Prior to substantial logging activity, there was little hunting, but once logging roads had been built, hunting became intensive. “Anything seen was shot at.” (Bennett and Dahaban, 1995) In Indonesian Borneo (Kalimantan) logging has been just as intense. According to Siegert, et al., (2001) more than 180 million m3 of logs have been harvested there since 1969.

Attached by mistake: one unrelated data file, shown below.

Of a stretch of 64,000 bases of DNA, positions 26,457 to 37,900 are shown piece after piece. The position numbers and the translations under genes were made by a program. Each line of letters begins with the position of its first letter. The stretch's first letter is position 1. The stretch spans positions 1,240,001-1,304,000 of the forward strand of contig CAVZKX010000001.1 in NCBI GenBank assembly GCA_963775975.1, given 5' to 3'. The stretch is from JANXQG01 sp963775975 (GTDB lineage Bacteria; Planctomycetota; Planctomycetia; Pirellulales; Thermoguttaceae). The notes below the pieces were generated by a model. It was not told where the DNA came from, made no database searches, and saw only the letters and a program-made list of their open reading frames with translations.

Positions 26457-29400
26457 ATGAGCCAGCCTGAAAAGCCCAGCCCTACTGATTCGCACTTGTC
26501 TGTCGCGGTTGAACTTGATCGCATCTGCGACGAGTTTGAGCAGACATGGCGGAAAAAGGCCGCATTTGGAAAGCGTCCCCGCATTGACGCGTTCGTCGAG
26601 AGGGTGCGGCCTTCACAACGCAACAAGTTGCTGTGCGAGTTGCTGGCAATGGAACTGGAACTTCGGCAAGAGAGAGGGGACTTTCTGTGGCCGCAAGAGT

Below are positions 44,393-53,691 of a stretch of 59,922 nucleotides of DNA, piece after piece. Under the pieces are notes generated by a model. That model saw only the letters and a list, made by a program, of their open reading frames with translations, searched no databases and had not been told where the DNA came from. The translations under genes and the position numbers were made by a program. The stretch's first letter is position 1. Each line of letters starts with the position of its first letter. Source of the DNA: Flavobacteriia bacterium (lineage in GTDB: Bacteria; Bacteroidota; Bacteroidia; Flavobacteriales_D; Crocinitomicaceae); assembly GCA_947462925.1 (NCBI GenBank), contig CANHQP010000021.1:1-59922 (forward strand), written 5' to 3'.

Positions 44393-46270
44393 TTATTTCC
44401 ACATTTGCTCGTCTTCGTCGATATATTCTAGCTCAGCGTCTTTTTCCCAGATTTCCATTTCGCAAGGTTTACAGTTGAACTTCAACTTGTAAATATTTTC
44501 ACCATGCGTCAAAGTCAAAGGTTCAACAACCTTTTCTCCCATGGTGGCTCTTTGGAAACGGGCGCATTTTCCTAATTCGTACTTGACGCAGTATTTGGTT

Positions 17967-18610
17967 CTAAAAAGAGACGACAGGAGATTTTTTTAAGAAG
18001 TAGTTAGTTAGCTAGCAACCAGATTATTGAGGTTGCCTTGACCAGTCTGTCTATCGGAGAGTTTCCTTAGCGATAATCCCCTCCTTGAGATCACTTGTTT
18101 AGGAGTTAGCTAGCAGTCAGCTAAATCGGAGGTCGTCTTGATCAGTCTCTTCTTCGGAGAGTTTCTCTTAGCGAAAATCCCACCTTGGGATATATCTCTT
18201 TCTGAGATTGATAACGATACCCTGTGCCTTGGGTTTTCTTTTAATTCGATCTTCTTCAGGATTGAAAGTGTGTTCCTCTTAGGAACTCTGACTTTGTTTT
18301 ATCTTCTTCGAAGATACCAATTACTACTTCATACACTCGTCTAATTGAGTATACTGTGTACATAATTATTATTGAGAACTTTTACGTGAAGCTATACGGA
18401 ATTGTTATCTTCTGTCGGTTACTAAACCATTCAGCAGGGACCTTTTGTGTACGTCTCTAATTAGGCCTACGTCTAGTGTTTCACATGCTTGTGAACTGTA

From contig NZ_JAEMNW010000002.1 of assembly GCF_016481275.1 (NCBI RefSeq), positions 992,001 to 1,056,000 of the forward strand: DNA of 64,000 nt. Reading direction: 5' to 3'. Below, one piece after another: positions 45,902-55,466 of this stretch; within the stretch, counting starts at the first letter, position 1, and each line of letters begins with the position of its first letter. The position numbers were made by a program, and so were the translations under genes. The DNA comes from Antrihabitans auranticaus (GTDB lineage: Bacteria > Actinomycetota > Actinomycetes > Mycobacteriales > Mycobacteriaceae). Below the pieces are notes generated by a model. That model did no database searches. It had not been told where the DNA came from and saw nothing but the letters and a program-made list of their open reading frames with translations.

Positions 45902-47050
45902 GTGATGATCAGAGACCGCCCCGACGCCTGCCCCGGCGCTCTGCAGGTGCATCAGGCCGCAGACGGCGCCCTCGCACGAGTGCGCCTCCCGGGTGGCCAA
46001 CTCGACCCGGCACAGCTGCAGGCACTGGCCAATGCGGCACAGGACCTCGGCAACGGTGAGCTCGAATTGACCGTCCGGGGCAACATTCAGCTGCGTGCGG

In Malaysia, the state governments (and sultans) control land rights. As in Brazil, government policies encourage deforestation. Timber concessions are sold at far below market value. Since these concessions quickly became the most important source of revenue for state governments, their allocation is a political tool. Concessions are given for 20 years, which means that a logging company has to extract the maximum amount of timber in a relatively short time to recoup expenses and make profits. To supply the demand – much of it from Japan – the hardwood timber industry, using mechanized timber extraction and heavy road-clearing machinery and log-haulers, is able to extract huge volumes of trees from the forests. This is in part because the dipterocarp forests of Southeast Asia provide a very high volume of desirable hardwood timber per hectare compared to forests in Asia or the New World. The spectacular huge dipterocarps, with their enormous buttress roots, spell their own doom. As pointed out in Brookfield, et al. (1993, p. 501), “No one gets any pecuniary advantage from conserving the resource.” And that’s all that counts.